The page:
Year of the Rooster a sym­bol of hon­esty

Chi­nese New Year cel­e­brated world-wide

The Star Early Edition - - NEWS - LERATO TSHIPE

IT WAS the launch of the Year of the Rooster at the Nan Hua Tem­ple in Bronkhorstspruit yesterday as peo­ple from far and wide joined the Chi­nese com­mu­nity to cel­e­brate the most im­por­tant hol­i­day in its cal­en­dar.

Peo­ple from var­i­ous cul­tures, re­li­gions and eth­nic­i­ties at­tended and en­joyed all kinds of Chi­nese tra­di­tional food, prac­tised their dances, took part in re­li­gious ac­tiv­i­ties and even at­tempted to speak the lan­guage.

The Nan Hua Tem­ple hosted hun­dreds of peo­ple, among them the city of Tsh­wane’s mayor Solly Msi­manga and pop­u­lar mu­si­cian Zwai Bala and his fam­ily.

The an­nual event has al­ways promised spec­tac­u­lar fire­works, fun and a big feast, and yesterday was about just that.

There was laugh­ter, a lot of ex­cite­ment, amuse­ment and many emo­tions as the fire­works went off.

Other than it be­ing the Chi­nese New Year cel­e­bra­tions, it was also a day of re­lax­ation for non-Chi­nese peo­ple, who came out in their bright sum­mer clothes, re­lax­ing on the lawns and hav­ing a good time.

Among the mul­ti­cul­tural per­for­mances were mar­tial arts dis­plays, Chi­nese yo-yo dance, In­dian danc­ing, Korean danc­ing and much more. Peo­ple also took part in this year’s ex­clu­sive re­lax­ation med­i­ta­tion.

In re­turn, peo­ple who par­tic­i­pated in the med­i­ta­tion re­ceived a book called 365 Days for Trav­ellers. The book of­fered wis­dom, guid­ance, and in­spi­ra­tion from Chi­nese writ­ers and Bud­dhist classics.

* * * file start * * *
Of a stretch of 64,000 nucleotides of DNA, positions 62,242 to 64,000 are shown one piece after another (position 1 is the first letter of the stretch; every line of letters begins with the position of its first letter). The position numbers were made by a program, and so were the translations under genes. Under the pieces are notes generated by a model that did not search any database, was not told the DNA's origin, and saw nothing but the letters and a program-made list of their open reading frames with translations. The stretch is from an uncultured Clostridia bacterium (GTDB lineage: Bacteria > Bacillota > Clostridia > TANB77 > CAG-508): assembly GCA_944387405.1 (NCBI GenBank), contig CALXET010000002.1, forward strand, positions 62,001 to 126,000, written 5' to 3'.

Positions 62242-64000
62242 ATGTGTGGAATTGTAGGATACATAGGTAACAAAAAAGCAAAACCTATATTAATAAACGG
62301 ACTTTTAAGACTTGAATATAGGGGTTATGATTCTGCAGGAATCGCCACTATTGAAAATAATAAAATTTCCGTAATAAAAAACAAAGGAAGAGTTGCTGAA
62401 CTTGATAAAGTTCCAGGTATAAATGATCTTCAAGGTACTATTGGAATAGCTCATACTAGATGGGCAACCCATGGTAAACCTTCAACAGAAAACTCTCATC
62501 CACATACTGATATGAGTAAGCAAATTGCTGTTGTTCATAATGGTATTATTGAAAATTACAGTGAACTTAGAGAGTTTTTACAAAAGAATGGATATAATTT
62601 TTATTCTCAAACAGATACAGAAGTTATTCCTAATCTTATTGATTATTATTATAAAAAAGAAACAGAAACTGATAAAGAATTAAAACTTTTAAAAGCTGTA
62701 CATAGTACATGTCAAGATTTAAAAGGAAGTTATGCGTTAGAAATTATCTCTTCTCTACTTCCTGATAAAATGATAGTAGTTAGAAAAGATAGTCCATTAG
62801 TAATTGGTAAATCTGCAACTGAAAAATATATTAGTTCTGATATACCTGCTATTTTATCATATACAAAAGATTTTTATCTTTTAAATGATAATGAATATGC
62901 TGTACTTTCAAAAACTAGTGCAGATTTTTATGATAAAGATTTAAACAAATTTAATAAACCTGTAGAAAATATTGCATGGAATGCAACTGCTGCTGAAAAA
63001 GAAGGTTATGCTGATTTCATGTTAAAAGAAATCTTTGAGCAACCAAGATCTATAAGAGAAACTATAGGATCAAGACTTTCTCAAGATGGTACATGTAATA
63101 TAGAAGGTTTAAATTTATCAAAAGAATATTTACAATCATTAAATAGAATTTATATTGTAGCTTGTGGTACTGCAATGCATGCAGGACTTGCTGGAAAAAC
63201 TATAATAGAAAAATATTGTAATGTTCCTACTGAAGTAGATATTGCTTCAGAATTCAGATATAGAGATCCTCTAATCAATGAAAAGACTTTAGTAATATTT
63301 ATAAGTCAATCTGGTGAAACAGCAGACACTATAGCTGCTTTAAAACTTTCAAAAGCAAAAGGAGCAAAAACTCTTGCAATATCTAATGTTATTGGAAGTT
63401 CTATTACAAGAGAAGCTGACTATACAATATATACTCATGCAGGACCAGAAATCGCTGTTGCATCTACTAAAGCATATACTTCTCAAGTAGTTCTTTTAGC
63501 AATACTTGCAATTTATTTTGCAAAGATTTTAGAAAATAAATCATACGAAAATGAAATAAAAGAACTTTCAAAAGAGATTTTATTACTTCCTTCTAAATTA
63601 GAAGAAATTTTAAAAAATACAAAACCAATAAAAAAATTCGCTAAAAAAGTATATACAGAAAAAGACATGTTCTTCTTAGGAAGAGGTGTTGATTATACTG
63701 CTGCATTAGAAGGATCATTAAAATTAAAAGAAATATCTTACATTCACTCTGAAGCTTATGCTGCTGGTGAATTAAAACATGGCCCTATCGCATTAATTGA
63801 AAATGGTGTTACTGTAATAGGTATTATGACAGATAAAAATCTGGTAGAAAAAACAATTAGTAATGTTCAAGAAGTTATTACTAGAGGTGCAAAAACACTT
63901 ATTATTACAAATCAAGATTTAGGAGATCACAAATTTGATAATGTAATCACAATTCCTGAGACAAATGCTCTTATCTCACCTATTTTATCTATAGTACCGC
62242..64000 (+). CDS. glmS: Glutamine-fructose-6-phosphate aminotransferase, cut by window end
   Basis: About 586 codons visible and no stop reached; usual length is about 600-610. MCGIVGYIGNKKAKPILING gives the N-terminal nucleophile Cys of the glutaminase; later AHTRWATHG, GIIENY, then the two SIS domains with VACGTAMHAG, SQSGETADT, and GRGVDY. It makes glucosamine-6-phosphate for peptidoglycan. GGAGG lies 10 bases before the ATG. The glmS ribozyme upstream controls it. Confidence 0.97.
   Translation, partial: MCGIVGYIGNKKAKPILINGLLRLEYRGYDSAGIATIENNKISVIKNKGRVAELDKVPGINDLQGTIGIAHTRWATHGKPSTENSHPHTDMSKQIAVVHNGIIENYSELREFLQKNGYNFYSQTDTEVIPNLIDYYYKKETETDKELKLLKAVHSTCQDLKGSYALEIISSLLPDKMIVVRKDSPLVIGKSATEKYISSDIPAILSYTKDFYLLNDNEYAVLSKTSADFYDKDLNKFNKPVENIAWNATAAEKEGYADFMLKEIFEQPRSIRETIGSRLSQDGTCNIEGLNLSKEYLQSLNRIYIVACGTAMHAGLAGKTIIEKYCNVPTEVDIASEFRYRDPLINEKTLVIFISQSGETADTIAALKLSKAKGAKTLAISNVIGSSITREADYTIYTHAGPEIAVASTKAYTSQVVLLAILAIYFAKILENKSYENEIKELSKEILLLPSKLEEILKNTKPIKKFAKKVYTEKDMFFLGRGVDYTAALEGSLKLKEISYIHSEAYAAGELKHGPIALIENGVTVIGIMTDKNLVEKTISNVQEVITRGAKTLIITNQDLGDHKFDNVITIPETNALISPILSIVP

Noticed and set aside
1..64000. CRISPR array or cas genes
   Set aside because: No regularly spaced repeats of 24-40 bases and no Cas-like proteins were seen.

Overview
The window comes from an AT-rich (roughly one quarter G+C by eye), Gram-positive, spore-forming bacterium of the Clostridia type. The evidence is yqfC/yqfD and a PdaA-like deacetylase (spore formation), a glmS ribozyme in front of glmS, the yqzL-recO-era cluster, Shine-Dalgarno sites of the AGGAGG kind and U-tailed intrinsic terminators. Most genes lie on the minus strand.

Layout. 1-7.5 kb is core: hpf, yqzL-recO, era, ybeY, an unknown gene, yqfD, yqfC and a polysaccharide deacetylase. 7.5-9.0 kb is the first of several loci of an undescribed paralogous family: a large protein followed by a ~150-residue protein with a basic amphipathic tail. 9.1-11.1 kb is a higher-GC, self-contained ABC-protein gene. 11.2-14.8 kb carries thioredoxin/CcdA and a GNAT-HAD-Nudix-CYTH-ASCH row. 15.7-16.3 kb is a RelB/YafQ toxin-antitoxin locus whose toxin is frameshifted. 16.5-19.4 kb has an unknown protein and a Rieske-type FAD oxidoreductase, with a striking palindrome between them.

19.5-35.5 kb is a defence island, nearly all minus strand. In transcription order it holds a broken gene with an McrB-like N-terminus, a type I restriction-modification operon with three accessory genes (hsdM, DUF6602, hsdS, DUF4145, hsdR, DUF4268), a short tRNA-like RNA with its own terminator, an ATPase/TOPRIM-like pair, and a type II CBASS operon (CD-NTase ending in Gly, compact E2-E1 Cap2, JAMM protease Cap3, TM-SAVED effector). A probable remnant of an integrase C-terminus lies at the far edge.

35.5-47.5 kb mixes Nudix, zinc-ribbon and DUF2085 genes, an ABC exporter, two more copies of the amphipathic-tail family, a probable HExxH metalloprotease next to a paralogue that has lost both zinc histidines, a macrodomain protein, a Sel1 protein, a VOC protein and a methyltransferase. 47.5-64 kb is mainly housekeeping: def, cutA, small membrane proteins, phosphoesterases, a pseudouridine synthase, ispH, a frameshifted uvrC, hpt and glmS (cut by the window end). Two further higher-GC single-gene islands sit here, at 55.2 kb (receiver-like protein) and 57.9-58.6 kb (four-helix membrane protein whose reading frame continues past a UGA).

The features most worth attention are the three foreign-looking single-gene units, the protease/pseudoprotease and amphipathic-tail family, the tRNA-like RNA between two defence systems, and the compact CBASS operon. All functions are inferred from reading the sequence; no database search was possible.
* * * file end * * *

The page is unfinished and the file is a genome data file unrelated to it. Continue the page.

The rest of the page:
Peo­ple also par­tic­i­pated in the Wish­ing Tree: in ac­cor­dance with an­cient times, peo­ple wrote their names and wishes on a piece of rib­bon at­tached to a coin and threw it at the wish­ing tree hop­ing their wishes would be­come true.

Stalls were packed as peo­ple queued to buy tra­di­tional Chi­nese, Can­tonese and Tai­wanese cui­sine, among other pop­u­lar foods.

The cel­e­bra­tions of­fi­cially started on Satur­day and will con­tinue un­til the Lan­tern Fes­ti­val, the 15th day of the Chi­nese New Year.

PIC­TURE: THOBILE MATHONSI

GET­TING STARTED: The 2017 Chi­nese New Year and Cul­ture Fes­ti­val at the Nan Hua Tem­ple in Bronkhorstspruit.

PIC­TURE: EPA

PLUMAGE: Par­tic­i­pants in cos­tumes per­form dur­ing the In­ter­na­tional Chi­nese New Year night pa­rade in Hong Kong on Satur­day. Chi­nese com­mu­ni­ties around the globe cel­e­brated the Lu­nar New Year, the first day of the Year of the Rooster.

PIC­TURE: AP

SOME­THING TO CROW ABOUT: Manny Tangco, owner of the Mal­abon Zoo, presents a giant red rooster from France named “Mr Uni­verse” and a small one called “Small But Ter­ri­ble” from Malaysia in cel­e­bra­tion of the “Red Fire Rooster” in the Chi­nese lu­nar cal­en­dar in Chi­na­town in Manila, Philip­pines.

PIC­TURE: EPA

GOOD FOR­TUNE: Rev­ellers reach out to touch the head of a pa­per dragon dur­ing a dance at the In­ter­na­tional Chi­nese New Year night pa­rade held in Hong Kong.

PIC­TURE: EPA

FES­TIVE: Par­tic­i­pants per­form a lion dance dur­ing the in­ter­na­tional Chi­nese New Year night pa­rade in Hong Kong.

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